Delaware city officials are looking for a new group to keep the tradition of a downtown car show alive after learning the annual Blast from the Past will not return next year.

Delaware city officials are looking for a new group to keep the tradition of a downtown car show alive after learning the annual Blast from the Past will not return next year.

The Vintage Auto Club of Delaware announced last week the group will not host Blast from the Past in the city's downtown in 2017. This year's show was held July 23.

Jim Clements, chairman of the event's organizing committee, said it was a "very difficult decision" to end the show's run downtown. He said club members did not want to see the quality of the show deteriorate as its membership base ages.

"We would love for it to run forever, but we just kind of see the handwriting on the wall as far as it getting tougher for us every year," he said.

The annual car show started on public land near the city's water plant in 1993. After a short time at that site and the Delaware Area Career Center's southern campus, the show moved to downtown Delaware in 2001.

Delaware spokesman Lee Yoakum said city officials and residents will miss the annual show, which brought thousands of people to downtown Delaware every year.

"We're saddened with the news (but) we understand the reasons why the club has made the decisions it has," he said.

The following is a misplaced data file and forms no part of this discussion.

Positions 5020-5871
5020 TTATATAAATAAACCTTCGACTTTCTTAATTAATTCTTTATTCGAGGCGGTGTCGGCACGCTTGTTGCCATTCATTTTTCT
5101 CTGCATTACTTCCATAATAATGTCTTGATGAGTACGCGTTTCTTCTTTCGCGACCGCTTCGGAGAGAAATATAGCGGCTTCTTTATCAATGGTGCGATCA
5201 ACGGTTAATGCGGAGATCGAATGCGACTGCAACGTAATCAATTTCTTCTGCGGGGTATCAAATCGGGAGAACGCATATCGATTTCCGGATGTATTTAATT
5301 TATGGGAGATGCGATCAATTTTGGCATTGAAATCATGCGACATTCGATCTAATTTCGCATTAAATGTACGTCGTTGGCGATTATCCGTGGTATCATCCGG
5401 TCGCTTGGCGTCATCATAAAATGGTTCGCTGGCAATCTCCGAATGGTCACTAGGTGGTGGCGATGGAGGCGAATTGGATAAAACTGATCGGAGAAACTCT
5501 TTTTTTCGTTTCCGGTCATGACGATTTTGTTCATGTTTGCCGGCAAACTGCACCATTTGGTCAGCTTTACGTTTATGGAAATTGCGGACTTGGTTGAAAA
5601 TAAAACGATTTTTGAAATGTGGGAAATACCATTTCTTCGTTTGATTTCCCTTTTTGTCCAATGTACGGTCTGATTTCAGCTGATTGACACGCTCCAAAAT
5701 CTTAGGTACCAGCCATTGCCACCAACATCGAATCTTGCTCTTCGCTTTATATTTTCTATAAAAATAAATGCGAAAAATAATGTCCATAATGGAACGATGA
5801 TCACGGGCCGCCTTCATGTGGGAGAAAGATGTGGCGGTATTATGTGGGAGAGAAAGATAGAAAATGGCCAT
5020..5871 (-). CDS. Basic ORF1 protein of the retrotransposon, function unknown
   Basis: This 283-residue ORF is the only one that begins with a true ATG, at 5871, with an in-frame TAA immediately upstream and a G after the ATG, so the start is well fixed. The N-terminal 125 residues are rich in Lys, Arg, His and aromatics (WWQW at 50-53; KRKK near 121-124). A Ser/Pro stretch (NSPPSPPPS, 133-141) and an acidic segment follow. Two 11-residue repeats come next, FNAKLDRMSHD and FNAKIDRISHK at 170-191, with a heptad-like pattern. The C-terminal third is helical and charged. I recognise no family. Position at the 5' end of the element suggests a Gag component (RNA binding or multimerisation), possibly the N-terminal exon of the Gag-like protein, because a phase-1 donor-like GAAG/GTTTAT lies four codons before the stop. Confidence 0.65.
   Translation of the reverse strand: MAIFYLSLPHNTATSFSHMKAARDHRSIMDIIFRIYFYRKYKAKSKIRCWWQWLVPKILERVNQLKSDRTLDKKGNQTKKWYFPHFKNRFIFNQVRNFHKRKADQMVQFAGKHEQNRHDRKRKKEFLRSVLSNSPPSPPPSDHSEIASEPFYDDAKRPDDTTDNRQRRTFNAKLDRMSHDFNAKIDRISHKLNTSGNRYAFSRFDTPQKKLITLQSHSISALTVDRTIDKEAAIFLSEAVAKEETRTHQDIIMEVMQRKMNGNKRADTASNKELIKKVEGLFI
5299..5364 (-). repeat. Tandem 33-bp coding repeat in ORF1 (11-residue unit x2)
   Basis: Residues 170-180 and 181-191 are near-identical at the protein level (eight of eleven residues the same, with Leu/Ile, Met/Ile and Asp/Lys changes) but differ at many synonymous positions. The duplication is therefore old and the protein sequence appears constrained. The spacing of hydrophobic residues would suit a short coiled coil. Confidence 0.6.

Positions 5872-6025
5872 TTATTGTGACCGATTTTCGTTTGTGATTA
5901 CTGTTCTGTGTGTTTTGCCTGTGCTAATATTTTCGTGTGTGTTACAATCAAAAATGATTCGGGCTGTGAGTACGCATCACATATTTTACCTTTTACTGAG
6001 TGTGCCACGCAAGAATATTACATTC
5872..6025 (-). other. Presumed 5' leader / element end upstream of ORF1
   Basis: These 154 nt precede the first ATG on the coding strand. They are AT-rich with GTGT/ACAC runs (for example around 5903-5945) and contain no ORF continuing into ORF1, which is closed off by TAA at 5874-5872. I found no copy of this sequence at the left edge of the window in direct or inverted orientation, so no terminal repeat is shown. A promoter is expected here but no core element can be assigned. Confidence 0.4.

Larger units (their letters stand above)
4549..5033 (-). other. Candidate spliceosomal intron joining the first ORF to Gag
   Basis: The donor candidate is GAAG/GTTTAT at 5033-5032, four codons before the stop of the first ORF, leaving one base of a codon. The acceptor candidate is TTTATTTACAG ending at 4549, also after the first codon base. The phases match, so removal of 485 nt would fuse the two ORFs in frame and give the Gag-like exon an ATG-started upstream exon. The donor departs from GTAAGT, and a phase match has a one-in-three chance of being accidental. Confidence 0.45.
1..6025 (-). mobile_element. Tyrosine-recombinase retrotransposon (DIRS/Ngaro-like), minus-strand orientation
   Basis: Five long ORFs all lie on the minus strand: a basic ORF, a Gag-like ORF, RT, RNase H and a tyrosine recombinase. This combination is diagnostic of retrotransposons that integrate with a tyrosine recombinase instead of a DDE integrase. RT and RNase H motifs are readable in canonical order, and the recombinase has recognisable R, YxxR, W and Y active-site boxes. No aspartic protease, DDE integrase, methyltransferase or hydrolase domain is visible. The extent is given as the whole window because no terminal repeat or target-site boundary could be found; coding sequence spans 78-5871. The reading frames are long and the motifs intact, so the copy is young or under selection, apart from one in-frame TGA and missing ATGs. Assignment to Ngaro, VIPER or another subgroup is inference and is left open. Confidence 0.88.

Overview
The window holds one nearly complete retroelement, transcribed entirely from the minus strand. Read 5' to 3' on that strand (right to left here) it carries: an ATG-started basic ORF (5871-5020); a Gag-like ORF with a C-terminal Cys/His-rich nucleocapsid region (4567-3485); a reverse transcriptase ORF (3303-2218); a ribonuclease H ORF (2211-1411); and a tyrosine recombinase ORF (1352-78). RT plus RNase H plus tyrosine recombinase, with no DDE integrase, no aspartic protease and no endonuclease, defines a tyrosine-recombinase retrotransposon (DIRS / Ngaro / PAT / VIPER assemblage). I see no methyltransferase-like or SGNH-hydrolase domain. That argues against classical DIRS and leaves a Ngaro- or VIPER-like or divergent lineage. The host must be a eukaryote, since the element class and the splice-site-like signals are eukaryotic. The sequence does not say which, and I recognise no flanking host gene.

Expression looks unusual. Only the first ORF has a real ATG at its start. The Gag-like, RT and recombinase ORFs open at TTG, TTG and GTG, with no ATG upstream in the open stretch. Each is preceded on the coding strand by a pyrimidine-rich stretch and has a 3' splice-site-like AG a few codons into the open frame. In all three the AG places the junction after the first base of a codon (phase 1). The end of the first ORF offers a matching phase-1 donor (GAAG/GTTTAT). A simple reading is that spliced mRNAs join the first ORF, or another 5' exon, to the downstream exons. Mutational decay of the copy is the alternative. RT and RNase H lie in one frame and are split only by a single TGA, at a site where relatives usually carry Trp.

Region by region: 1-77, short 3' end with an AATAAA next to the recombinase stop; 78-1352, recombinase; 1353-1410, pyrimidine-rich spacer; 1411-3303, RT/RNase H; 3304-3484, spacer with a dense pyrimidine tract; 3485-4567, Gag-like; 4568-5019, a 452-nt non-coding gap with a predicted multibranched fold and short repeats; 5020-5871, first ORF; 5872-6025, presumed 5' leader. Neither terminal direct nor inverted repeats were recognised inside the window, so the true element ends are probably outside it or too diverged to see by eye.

Yoakum said the city will keep the third Saturday in July reserved "just in case they change their mind."

Sean Hughes, the city's economic development director, said he's confident the city can find another group to run a downtown show if necessary.

"There's a lot of different car clubs out there," he said. "There's new car shows being started every year."

Hughes said he thinks a number of clubs would be interested in building on the success the Vintage Auto Club achieved with Blast from the Past. He said the city has not conducted a study of Blast from the Past's economic impact, but he said downtown-area business owners have told him the show drives additional sales.

Clements said the show reached its peak in 2015 when about 750 cars were on display. Yoakum said the event draws "easily 10,000 people" downtown in an average year.

Clements said the show experienced a dropoff in attendance and participation this year, which he blamed on the hot weather. He said the decline did not lead to the cancellation of the event, adding the number of participants grew almost every year.

Clements said the Vintage Auto Club of Delaware may host a Blast from the Past car show at a smaller venue next year. He said he hopes another group steps up to continue the tradition of hosting a show downtown.

"If someone else wanted to do it, we would sure support it," he said.

Yoakum said the city is open to the idea of assisting another organization with a show.

"We would be happy to talk with another auto club that might want to step forward and help put on a car show," he said.

Clements said the city, Ohio Wesleyan University and sponsors deserve credit for giving the show room to grow in downtown Delaware.

Yoakum said the "tremendously dedicated group of volunteers" from the Vintage Auto Club of Delaware deserves almost all of the kudos for overseeing one of the city's "best-organized" events.

"The club did a great job of each year growing the event and still being able to manage it in a way that it's safe and successful," he said.

Clements said the people he's told about the show's end so far have reacted with "disappointment and disbelief."

"It's kind of hard on us as club members," he said.

Clements said the group will continue to raise money for OhioHealth Hospice in Delaware. The club has donated more than $265,000 to support hospice care since 1993.

tgallick@thisweeknews.com

@TWGallick